“B-r-r!” shivered the lady. “Of course I’m not really afraid of that, because I know what a famous lot of things you’ve—”

“Humph,” said Sheriff Rankin. “Famous bunk and fiddlesticks! If you ain’t scared for me, I’m scared for myself. I’d rather be dropped into a den of rattlers at midnight than dropped in the way of that fancy-shooting young devil. I never fought for fun in my life, ma’am; and I never felt less like getting into trouble than I do now. And at the same time—”

As he spoke the last words, he raised his voice even louder than before, and side stepped rapidly towards the window. Out of this he suddenly leaned, and barked in a sharp tone: “Get out of there, Pedro! You’re spoilin’ the garden!”

Mrs. Mackay ran to look.

There was a private patch of her garden spotted underneath that window, to be sure, and the bare feet of Pedro were standing in the garden sod, while he looked up with sullen respect to the sheriff.

“What are you doing there?” repeated the lady of the house, adding to the sheriff, “Of course, he doesn’t understand a word of English!”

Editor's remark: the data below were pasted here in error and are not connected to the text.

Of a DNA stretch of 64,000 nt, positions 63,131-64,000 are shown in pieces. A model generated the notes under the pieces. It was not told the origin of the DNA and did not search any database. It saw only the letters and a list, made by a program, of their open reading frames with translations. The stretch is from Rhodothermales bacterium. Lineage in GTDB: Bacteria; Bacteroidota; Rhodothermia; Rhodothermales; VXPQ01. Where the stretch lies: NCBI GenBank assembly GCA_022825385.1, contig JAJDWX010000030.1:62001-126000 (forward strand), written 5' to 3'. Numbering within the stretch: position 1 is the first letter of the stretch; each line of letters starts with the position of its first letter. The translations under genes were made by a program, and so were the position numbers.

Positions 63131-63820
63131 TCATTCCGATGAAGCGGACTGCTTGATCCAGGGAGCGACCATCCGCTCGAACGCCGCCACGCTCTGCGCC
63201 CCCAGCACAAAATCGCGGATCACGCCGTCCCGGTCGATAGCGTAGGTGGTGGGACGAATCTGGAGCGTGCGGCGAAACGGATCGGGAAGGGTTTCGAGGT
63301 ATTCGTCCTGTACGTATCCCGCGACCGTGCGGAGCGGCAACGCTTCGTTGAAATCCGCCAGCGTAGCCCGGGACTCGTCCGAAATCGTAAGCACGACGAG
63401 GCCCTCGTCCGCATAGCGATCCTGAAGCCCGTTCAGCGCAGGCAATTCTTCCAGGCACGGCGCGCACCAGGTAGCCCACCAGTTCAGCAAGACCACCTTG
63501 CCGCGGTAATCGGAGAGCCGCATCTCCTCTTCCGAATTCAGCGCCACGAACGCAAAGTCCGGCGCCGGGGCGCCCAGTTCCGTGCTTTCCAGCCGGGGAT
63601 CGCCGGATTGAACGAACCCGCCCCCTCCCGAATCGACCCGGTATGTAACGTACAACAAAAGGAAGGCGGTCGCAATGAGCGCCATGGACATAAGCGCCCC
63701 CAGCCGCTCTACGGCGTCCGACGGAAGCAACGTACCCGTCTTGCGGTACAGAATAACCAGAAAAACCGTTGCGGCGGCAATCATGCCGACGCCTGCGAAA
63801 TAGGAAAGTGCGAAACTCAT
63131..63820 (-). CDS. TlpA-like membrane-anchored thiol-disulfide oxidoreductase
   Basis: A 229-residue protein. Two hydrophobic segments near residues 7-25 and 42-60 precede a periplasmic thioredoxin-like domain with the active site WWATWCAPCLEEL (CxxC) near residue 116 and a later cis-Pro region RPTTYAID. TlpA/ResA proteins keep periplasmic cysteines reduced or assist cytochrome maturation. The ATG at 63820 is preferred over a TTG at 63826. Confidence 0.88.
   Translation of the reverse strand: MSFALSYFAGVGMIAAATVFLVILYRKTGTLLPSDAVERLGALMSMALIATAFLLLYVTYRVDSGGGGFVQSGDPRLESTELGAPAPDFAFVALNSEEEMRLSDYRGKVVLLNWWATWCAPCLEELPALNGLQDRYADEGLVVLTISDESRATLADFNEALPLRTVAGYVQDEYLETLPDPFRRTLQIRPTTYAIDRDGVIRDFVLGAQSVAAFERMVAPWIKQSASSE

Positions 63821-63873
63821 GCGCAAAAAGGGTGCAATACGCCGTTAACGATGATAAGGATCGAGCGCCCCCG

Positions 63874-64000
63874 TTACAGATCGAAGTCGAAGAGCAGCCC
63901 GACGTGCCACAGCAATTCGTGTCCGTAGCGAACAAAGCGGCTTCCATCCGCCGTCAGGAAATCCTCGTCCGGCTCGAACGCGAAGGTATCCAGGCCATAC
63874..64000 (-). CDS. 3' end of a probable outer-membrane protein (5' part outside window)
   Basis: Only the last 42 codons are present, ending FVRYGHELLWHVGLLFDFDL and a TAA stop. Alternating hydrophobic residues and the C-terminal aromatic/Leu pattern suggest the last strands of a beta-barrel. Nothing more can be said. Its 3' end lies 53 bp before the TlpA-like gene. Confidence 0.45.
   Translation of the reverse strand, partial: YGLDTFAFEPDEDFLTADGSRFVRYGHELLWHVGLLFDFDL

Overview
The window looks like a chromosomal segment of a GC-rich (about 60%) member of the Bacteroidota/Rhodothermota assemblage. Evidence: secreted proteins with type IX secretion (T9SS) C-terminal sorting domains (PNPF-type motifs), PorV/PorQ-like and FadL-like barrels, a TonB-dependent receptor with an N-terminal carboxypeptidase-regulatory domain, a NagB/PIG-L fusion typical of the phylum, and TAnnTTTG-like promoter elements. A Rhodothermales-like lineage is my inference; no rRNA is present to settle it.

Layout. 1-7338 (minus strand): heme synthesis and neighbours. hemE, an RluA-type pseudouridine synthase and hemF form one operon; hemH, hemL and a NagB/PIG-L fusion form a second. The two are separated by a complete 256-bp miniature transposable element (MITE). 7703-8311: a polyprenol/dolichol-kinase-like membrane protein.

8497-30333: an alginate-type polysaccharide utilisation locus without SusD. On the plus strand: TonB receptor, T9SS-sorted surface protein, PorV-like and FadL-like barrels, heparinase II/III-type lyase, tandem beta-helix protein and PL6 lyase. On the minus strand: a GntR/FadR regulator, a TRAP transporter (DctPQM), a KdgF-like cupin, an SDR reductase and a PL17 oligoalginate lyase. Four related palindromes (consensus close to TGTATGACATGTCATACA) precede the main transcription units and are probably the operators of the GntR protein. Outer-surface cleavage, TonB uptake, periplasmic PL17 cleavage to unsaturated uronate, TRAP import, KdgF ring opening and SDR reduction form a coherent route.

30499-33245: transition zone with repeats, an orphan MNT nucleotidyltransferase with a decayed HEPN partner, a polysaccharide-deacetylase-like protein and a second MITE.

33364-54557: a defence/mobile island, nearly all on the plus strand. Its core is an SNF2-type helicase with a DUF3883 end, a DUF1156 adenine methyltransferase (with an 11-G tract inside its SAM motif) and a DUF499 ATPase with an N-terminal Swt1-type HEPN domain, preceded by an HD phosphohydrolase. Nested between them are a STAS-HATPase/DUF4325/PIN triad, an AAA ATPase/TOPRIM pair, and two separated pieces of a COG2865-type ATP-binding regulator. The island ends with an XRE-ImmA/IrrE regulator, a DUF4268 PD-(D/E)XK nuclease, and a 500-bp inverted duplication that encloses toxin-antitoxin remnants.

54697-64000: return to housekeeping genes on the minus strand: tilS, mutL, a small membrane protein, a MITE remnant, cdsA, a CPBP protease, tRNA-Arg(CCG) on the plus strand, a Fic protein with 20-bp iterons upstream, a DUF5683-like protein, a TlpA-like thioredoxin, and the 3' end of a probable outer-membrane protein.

But she had made her question in Spanish, and the Indian slowly brought his hand from behind his back and exposed in its fingers a small bunch of little red roses, such as blossomed at that season on the climbing rose vine.

Mrs. Mackay was touched.

“The poor thing!” said she. “There’s the Latin love of beauty for you! Now, what one among our cow-punchers would have wasted any time in stealing flowers or even in begging them? You may have all that you want, Pedro!” she said, leaning farther out the window and smiling beautifully down on the great creature. “Just be careful that you don’t crush things with your feet, won’t you?”